As a consequence of these transformations, the social and economic structures of advanced democracies have evolved in recent decades. As shown in Graphic 2, countries share similar trends. An example is the decrease in the number of production workers and the relative increase in the percentage of directors and technical professionals.
Graphic 2. Changes in employment distribution by social status, 1992-2015
However, there are still important differences in the economic and social structure of the various countries, which is also reflected in the development of their party systems. Politically, these structural changes have led to a growing fragmentation of the interests of voters. Traditional parties can no longer keep such wide voter coalitions under the same umbrella.
For instance, it is increasingly difficult for social democratic parties to reconcile the interests of their electoral coalition, traditionally composed of the new middle classes and the old working classes. Something similar is happening to centre-right parties in Western Europe, with strong tensions between their liberal voters and those who are more traditional on the cultural dimension and chauvinistic/protectionist on the economic dimension.
These trends suggest the following questions about the possible impact of the pandemic:
Will there be another wave of political change?
The Covid-19 crisis may further accelerate the pace of political transformation in Europe. This will depend, among other things, on the magnitude and duration of the economic shock in each country. This was the case after the last crisis, when the governments that had to manage the crisis were systematically penalised by the electorate (Bartels, 2008; Hernández and Kriesi, 2016), especially in southern Europe (Hutter, Kriesi and Vidal, 2018).
The Covid-19 crisis may further accelerate the pace of political transformation in Europe
During the first phase of the pandemic, however, many governments have experienced a bump in popularity. This could change as the politicisation of the crisis deepens and governments are forced to make increasingly divisive economic decisions, or if it is necessary to reverse the exit from the current lockdowns.
The electoral calendar could also influence the fate of governments facing this crisis. For example, no general elections are scheduled in southern European countries in the coming months, while there will be elections in Germany and the Netherlands in 2021 and France in 2022.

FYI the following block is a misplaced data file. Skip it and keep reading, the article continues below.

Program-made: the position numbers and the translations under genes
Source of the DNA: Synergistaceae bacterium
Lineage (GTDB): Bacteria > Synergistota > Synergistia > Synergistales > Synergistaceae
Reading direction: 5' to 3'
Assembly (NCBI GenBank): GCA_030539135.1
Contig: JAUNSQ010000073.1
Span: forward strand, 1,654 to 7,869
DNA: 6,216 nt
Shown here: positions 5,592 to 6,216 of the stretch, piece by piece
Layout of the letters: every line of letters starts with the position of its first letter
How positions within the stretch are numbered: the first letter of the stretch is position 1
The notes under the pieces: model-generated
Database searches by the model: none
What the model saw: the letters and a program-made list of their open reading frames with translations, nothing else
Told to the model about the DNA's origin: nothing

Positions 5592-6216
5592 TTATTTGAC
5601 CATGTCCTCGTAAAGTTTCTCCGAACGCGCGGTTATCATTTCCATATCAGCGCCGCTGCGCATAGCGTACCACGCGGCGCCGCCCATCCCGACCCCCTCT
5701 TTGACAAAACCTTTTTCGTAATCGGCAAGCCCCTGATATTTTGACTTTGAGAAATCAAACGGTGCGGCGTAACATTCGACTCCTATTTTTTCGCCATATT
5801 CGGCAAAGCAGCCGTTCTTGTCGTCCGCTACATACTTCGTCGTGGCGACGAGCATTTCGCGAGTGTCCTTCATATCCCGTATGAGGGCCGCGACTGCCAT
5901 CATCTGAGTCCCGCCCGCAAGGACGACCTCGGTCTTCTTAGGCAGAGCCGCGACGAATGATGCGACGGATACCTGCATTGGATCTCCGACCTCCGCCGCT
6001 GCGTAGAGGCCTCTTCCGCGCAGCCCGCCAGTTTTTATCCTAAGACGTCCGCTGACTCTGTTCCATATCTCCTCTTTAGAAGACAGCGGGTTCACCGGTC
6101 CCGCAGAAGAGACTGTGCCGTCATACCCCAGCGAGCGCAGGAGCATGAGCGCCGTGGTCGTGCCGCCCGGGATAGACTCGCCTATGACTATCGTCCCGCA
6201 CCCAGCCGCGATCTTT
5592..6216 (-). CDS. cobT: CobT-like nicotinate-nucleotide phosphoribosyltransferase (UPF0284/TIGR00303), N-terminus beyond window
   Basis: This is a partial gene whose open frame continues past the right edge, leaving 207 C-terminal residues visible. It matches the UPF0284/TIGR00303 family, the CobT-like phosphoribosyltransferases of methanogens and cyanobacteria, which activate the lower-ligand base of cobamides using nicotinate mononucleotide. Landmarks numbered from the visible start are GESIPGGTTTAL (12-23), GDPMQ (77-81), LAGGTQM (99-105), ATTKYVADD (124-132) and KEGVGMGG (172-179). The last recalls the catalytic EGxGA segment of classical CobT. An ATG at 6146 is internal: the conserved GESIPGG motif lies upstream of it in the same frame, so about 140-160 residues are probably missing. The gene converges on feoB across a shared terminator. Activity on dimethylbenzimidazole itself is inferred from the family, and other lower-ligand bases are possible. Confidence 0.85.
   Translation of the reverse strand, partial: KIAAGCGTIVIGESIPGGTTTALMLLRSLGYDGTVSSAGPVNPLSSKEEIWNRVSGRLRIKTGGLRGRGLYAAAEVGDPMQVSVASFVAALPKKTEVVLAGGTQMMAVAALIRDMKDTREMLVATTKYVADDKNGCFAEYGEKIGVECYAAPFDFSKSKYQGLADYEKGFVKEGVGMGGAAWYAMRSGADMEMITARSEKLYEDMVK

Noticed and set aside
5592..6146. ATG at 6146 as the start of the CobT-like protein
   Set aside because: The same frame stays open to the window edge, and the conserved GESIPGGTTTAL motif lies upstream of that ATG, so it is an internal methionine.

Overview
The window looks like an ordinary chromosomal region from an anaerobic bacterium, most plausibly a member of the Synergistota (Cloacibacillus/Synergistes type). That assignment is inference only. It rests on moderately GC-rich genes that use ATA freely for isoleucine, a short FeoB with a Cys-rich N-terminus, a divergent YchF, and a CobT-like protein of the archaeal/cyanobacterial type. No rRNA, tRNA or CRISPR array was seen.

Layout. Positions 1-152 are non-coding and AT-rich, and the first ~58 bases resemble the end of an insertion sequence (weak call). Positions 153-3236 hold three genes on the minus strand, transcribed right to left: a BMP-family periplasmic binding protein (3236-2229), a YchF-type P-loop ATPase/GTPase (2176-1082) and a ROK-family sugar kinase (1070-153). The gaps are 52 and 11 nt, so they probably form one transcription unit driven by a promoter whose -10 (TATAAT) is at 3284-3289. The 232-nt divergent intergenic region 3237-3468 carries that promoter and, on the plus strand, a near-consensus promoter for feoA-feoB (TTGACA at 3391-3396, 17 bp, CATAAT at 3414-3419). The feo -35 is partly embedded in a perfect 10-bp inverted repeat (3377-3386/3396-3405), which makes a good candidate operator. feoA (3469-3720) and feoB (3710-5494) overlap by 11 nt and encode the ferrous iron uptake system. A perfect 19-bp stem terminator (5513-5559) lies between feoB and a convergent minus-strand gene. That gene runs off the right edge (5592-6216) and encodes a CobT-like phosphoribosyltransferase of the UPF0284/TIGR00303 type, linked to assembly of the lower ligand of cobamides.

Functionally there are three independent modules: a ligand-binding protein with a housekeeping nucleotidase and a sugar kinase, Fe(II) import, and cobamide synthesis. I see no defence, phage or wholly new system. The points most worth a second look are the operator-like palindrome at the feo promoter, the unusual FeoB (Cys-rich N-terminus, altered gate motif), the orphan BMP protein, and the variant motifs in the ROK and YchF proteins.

The management of the pandemic and its economic consequences is expected to monopolise the political debate in the months leading up to these elections. It is also possible that the fallout from the pandemic may shorten some legislatures.
What will be the speed of these changes?
Europe faces this crisis with a more precarious political situation than in 2008. Anti-establishment parties are in a better electoral position than in the past. In Italy and France, for example, the most probable alternatives to the current governments include radical right-wing anti-European forces, such as the Northern League in Italy and National Rally in France.
Anti-establishment parties are in a better electoral position than in the past
The electoral change during the previous crisis occurred gradually over a period of two or three elections (Hutter et al., 2018). In the first phase, voters punished the government and the traditional opposition parties won elections. This happened in Greece in 2009, Spain in 2011, and France in 2012.
However, this time anti-establishment parties in some countries could come to power in the first phase of the electoral cycle. As a result, changes could happen more quickly.
What is the future of populist parties?
The message from populist parties may lose some appeal in the short term. In extraordinary circumstances, centrist positions that support the recommendations of experts could reap benefits. Furthermore, populist parties in many countries are already perceived as part of the system and so have lost some of their political innocence.
However, in the medium and long term, these parties may enjoy another window of opportunity if issues such as closing borders, strengthening the nation state, or doubts about some forms of globalisation gain prominence in the political debate. After all, populist parties have long been building their reputations around programmes that include such issues.
However, as Cas Mudde argues, these parties have not all responded in the same way to this crisis. Their fates, therefore, may vary considerably from country to country.
2. European Union politics